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Bennett, civic leader, dies

Bennett, civic leader, dies
Bennett, civic leader, dies
Floyd (Bud) Bennett (click for larger version)

Longtime businessman and sometimes crooner Floyd (Bud) Bennett of Corydon died early Wednesday morning, Feb. 1, 2012. He was 76.
Bennett graduated from New Middletown High School in 1953, one year after longtime friend Gordon Pendleton.
‘We played basketball (at NMES) on the same teams,’ Pendleton recalled.
Not only did the two spend time together on the court, they hung around outside of school.
‘He had an automobile early on; he was working,’ Pendleton said. ‘I couldn’t afford one. … He always took me wherever I wanted to go.’
After graduation, Bennett joined the workforce full-time while Pendleton served in the Army. Pendleton recalled an early trade of Bennett’s, selling hair treatments.
When Bennett would be in the area, Pendleton would go visit him. He recalled having to hide in another room while Bennett made his sales pitch.
‘It was quite a treat, listening to his presentations,’ he said.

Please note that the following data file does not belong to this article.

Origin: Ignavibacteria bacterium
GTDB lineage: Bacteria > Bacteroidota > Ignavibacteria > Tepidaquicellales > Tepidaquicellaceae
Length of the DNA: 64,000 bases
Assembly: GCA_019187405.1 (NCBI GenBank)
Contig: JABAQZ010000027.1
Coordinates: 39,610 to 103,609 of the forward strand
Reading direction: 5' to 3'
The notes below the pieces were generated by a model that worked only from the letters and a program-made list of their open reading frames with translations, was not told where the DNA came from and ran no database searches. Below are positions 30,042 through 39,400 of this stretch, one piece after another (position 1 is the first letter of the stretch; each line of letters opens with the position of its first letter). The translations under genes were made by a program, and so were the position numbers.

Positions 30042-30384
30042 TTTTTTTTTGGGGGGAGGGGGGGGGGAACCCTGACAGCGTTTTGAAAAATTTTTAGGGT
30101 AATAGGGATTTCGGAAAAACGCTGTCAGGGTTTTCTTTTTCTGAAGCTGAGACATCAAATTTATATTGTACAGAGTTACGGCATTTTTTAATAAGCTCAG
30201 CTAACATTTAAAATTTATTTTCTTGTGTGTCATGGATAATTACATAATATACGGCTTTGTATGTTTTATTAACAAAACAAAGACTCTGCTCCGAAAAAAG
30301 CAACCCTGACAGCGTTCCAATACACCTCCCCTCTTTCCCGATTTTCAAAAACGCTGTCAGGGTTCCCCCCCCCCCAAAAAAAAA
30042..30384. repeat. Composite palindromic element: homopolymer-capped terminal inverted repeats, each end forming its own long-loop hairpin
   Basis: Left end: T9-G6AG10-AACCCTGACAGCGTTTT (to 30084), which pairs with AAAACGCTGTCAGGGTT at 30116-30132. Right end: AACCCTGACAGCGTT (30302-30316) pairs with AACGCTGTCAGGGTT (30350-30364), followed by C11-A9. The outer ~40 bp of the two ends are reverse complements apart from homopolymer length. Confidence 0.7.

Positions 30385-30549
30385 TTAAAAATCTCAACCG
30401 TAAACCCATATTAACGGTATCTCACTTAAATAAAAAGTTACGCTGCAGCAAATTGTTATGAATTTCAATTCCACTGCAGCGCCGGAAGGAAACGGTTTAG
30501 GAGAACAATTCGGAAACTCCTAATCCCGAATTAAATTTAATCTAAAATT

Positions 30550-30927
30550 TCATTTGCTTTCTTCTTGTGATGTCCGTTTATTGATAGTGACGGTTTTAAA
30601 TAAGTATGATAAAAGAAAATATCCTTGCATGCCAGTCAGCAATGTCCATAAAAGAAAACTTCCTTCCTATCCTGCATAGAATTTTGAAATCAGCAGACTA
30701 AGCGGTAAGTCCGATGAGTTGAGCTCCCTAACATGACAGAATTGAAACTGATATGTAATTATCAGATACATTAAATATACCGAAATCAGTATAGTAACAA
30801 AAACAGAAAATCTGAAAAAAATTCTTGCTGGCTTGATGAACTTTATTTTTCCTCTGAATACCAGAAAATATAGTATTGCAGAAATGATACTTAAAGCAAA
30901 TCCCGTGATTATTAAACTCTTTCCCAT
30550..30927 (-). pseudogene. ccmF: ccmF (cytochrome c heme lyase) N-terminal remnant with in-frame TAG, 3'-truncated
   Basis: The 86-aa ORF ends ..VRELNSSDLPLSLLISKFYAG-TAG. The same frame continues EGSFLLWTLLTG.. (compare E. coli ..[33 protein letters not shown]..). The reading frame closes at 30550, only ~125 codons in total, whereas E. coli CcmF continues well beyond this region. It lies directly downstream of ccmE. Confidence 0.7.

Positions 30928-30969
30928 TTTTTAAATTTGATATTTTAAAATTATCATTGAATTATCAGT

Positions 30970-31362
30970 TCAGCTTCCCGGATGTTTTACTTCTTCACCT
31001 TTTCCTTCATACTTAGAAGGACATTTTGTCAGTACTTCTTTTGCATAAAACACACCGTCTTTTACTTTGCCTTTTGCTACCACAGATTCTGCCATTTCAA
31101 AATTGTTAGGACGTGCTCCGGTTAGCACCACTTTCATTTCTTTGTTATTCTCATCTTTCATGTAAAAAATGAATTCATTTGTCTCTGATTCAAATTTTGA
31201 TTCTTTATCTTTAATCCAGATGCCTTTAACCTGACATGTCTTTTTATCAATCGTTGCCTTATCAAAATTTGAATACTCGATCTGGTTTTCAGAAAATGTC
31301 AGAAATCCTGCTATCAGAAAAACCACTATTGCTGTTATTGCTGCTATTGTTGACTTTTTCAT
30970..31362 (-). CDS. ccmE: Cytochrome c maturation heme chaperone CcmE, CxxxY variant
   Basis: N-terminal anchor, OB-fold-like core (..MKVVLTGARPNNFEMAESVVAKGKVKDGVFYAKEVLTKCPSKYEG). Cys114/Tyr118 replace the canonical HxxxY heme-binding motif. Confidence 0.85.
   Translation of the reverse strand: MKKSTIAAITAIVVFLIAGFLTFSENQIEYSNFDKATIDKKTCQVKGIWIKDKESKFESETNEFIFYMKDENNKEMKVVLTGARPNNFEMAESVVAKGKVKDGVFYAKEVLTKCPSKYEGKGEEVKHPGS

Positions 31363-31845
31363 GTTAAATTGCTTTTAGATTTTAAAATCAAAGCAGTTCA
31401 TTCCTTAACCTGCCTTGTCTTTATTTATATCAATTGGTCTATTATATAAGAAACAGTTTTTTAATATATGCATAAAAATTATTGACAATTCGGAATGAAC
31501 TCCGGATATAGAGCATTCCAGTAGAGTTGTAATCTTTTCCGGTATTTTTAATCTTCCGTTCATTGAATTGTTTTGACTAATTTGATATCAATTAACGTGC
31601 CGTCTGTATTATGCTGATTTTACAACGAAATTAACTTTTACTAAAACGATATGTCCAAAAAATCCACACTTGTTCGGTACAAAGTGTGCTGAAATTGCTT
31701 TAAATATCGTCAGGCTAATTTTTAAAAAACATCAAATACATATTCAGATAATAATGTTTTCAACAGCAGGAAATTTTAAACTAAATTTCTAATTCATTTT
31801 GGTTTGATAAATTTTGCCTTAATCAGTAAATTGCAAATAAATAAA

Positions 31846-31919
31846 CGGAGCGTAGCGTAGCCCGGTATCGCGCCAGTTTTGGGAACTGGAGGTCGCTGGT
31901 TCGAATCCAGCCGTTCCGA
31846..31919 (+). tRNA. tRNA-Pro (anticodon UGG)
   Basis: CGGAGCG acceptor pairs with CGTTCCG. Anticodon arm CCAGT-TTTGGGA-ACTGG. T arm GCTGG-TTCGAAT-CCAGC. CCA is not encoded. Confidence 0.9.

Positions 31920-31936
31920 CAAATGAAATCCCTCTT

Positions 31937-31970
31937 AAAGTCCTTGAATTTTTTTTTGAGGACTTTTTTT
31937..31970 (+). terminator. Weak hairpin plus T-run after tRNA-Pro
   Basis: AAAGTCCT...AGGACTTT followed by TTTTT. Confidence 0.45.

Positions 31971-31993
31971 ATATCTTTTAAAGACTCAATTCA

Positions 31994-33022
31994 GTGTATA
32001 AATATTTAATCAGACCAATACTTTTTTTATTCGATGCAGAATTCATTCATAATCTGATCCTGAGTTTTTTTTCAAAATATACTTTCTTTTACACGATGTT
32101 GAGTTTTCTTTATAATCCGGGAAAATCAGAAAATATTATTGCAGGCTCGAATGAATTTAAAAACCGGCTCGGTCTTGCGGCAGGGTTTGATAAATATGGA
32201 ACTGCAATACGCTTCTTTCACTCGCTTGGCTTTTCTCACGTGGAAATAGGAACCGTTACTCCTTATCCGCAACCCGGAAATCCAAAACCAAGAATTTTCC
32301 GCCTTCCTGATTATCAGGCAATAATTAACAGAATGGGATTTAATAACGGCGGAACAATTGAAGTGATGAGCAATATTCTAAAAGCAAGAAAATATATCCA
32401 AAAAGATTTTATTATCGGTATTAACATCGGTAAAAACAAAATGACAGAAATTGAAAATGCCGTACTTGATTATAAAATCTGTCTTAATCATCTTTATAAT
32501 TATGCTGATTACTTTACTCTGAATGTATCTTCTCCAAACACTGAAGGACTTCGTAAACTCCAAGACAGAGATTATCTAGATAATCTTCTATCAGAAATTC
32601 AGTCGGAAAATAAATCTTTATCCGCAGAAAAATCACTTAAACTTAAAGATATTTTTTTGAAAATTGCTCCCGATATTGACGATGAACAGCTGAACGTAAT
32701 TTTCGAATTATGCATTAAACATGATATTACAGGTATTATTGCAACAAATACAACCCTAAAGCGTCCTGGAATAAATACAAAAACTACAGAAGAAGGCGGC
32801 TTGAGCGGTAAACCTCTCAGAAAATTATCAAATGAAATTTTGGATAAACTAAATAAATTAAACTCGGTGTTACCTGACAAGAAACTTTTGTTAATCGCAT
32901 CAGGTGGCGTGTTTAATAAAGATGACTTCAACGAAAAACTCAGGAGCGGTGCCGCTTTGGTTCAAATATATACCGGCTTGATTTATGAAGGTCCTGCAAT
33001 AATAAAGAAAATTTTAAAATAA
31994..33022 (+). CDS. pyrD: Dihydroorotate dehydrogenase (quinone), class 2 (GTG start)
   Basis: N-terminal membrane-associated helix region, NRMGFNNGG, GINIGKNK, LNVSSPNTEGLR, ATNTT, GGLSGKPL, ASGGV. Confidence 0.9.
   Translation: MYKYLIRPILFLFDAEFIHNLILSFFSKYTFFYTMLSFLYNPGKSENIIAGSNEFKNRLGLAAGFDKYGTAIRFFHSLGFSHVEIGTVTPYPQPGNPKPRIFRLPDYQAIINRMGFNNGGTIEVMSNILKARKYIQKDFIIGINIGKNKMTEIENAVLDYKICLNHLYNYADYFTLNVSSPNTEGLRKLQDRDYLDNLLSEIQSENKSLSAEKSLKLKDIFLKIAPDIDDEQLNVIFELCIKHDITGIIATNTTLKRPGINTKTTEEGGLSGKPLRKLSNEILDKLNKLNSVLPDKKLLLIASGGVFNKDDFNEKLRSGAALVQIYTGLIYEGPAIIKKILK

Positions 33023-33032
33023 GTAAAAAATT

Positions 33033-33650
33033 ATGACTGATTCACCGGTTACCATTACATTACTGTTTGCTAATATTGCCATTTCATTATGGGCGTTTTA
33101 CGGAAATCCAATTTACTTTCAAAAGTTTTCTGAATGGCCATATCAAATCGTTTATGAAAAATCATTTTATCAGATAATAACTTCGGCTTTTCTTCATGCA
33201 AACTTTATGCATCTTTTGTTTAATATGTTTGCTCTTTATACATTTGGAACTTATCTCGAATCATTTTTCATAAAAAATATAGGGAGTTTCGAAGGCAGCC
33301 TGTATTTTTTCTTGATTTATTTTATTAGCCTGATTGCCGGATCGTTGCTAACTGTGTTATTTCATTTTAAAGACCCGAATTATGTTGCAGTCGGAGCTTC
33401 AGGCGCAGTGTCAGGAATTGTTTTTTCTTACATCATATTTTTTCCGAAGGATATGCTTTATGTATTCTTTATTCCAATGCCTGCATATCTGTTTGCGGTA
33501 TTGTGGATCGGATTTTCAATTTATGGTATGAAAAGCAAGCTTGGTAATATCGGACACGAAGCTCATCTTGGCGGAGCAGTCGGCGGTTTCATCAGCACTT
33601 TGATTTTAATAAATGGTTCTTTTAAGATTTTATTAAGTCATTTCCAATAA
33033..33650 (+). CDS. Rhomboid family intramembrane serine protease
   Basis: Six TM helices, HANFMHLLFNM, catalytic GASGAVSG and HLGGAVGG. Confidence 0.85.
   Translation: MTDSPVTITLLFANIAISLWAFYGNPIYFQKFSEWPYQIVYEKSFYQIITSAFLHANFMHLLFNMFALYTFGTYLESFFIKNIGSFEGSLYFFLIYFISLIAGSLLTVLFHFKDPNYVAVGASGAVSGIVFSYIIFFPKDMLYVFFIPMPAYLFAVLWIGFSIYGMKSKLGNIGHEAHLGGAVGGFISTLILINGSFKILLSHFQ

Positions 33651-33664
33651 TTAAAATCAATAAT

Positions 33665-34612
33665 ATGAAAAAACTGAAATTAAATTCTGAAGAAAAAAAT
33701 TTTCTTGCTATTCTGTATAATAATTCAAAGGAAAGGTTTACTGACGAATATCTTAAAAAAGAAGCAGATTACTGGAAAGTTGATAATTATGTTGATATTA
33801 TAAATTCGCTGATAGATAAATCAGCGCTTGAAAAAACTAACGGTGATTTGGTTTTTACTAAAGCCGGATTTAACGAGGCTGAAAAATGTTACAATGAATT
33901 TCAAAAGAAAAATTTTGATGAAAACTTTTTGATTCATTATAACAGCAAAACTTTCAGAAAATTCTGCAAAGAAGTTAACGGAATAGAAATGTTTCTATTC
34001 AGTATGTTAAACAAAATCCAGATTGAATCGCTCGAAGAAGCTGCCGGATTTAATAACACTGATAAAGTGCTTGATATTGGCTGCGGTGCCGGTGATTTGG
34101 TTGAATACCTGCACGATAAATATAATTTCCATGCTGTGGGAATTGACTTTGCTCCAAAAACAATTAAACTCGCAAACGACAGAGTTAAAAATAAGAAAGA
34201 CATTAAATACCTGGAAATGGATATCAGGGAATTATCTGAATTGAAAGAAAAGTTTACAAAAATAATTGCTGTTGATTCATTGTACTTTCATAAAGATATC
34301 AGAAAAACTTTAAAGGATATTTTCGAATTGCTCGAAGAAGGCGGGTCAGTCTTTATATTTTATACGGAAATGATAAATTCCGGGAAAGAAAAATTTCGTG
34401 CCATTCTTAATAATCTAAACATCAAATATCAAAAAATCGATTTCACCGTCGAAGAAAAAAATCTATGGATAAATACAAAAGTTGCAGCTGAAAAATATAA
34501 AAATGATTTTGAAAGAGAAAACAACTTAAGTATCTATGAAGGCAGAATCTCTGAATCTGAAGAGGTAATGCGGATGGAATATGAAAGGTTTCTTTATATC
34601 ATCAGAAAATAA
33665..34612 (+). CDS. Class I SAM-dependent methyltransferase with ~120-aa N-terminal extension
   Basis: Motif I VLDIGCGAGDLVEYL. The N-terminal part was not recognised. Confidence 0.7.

Eventually, Bennett was talked into selling insurance, which became his career. He was owner and president of Bennett & Bennett Insurance Inc., with its main office in Corydon.
Bennett volunteered for many organizations in Southern Indiana and was particularly interested in promoting historic Corydon and Harrison County.
‘Bud had a vision of Harrison County as a special place, so much more than just a bedroom community,’ Jim Epperson, president and CEO of First Capitol Tourism Development Corp. (Harrison County Convention & Visitors Bureau). ‘And he wanted it and us to reach our potential.’
Before many of the county offices moved to the old hospital campus, he was concerned that local government employees were taking parking spaces that could have been used by visitors and shoppers in downtown Corydon.
One local tourist attraction, introduced to Bennett by Pendleton, became a favorite Saturday night tradition.
‘He hardly ever missed’ attending the Corydon Jamboree, Pendleton said, adding that Bennett loved country-western music.
Lee Parr King, who owns the Jamboree, dedicated the second set of songs during Saturday night’s show to Bennett, who sometimes would perform on stage.
‘Lee Parr let him sing,’ Pendleton said. ‘He’d get so … nervous. But he always did a good job.’
He described Bennett as ‘musical’ and someone who loved to dance.
Another love of Bennett’s, besides his family, including his wife, the former Betty Engleman, was golf.
Pendleton said he used to play the game with Bennett when they were younger.
‘Bud continued to play and got better,’ he said.
Pendleton said he would remember the ‘funny things’ about his friend, whom he admired.
‘He was a positive influence,’ Pendleton said. ‘I’m just proud of how he handled himself.’